Lower fibroblast growth factor 23 levels in young adults with crohn disease as a possible secondary compensatory effect on the disturbance of bone and mineral metabolism
AuthorOikonomou, K. A.; Orfanidou, T. I.; Vlychou, M. K.; Kapsoritakis, A. N.; Tsezou, A.; Malizos, K. N.; Potamianos, S. P.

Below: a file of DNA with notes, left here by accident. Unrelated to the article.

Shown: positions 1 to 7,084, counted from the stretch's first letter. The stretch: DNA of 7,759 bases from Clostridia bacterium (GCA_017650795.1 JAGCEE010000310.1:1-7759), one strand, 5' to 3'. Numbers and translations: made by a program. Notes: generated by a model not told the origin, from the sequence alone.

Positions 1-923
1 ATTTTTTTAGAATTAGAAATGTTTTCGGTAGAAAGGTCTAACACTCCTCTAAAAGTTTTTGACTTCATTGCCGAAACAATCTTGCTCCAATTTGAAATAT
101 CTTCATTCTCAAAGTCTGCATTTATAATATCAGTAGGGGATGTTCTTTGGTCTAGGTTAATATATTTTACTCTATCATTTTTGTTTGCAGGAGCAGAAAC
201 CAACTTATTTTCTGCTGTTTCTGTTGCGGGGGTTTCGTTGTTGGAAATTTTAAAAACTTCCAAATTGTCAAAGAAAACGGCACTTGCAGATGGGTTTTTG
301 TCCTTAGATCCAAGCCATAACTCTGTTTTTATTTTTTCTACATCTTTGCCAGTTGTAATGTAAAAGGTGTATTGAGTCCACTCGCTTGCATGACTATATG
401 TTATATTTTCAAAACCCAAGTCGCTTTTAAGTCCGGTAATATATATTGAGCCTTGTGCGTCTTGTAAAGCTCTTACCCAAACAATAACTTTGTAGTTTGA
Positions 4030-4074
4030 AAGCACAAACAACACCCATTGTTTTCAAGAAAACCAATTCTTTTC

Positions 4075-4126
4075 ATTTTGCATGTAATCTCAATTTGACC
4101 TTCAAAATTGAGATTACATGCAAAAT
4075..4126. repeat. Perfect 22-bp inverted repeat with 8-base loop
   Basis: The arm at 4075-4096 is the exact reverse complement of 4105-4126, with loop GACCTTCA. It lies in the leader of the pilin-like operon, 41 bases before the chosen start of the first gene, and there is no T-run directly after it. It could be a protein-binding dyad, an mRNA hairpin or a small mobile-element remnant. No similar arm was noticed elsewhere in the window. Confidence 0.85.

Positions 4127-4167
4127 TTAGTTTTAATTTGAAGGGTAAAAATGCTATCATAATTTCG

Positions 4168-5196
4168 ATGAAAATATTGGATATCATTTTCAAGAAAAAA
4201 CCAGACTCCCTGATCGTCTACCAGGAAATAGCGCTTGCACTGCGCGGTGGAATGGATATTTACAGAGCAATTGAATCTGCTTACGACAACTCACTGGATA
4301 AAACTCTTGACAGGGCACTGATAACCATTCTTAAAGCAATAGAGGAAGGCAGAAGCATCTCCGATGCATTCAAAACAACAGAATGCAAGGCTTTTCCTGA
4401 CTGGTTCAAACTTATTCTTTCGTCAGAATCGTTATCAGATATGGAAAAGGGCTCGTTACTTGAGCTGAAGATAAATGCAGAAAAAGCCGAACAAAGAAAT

Fibroblast growth factor 23 (FGF-23) is a bone-derived circulating phosphaturic factor that decreases serum concentration of phosphate and vitamin D, suggested to actively participate in a complex renal-gastrointestinal-skeletal axis. Serum FGF-23 concentrations, as well as various other laboratory parameters involved in bone homeostasis, were measured and analyzed with regard to various diseases and patients' characteristics in 44 patients with Crohn disease (CD) and 20 healthy controls (HCs) included in this cross-sectional study. Serum FGF-23 levels were significantly lower in patients with CD (900.42±815.85. pg/mL) compared with HC (1410.94±1000.53. pg/mL), p=0.037. Further analyses suggested FGF-23 as a factor independent from various parameters including age (r=-0.218), body mass index (r=-0.115), 25-hydroxy vitamin D (r=0.126), parathyroid hormone (r=0.084), and bone mineral density (BMD) of hip and lumbar (r=0.205 and r=0.149, respectively). This observation remained even after multivariate analyses, exhibiting that BMD was not affected by FGF-23, although parameters such as age (p=0.026), cumulative prednisolone dose (p<0.0001), and smoking status (p=0.024) were strong determinants of BMD regarding hip. Lower FGF-23 levels in patients with bowel inflammation are accompanied but not directly correlated with lower vitamin D levels, showing no impact on BMD determination of young adults with CD. The downregulation of serum FGF-23 levels in CD appears as a secondary compensatory effect on the bone and mineral metabolism induced by chronic intestinal inflammation. © 2014 The International Society for Clinical Densitometry.